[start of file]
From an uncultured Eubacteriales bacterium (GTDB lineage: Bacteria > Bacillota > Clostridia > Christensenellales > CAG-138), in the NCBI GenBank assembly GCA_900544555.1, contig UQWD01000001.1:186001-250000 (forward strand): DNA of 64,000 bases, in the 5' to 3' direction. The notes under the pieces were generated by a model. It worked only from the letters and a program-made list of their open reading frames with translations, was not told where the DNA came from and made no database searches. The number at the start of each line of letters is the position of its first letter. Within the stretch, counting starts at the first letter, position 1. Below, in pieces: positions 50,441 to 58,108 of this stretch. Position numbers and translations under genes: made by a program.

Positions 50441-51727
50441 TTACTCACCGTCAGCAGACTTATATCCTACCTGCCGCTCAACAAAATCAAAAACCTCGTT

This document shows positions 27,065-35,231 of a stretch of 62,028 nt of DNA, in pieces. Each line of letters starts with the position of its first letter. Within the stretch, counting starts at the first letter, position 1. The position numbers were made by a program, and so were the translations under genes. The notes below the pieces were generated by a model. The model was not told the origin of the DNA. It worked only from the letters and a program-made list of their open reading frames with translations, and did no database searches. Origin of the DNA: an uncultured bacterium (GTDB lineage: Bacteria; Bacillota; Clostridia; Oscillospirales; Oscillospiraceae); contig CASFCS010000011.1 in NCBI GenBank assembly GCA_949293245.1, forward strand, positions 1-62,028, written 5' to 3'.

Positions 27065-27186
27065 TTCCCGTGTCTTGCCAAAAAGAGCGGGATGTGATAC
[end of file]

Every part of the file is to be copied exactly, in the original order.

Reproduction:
From an uncultured Eubacteriales bacterium (GTDB lineage: Bacteria > Bacillota > Clostridia > Christensenellales > CAG-138), in the NCBI GenBank assembly GCA_900544555.1, contig UQWD01000001.1:186001-250000 (forward strand): DNA of 64,000 bases, in the 5' to 3' direction. The notes under the pieces were generated by a model. It worked only from the letters and a program-made list of their open reading frames with translations, was not told where the DNA came from and made no database searches. The number at the start of each line of letters is the position of its first letter. Within the stretch, counting starts at the first letter, position 1. Below, in pieces: positions 50,441 to 58,108 of this stretch. Position numbers and translations under genes: made by a program.

Positions 50441-51727
50441 TTACTCACCGTCAGCAGACTTATATCCTACCTGCCGCTCAACAAAATCAAAAACCTCGTT

This document shows positions 27,065-35,231 of a stretch of 62,028 nt of DNA, in pieces. Each line of letters starts with the position of its first letter. Within the stretch, counting starts at the first letter, position 1. The position numbers were made by a program, and so were the translations under genes. The notes below the pieces were generated by a model. The model was not told the origin of the DNA. It worked only from the letters and a program-made list of their open reading frames with translations, and did no database searches. Origin of the DNA: an uncultured bacterium (GTDB lineage: Bacteria; Bacillota; Clostridia; Oscillospirales; Oscillospiraceae); contig CASFCS010000011.1 in NCBI GenBank assembly GCA_949293245.1, forward strand, positions 1-62,028, written 5' to 3'.

Positions 27065-27186
27065 TTCCCGTGTCTTGCCAAAAAGAGCGGGATGTGATAC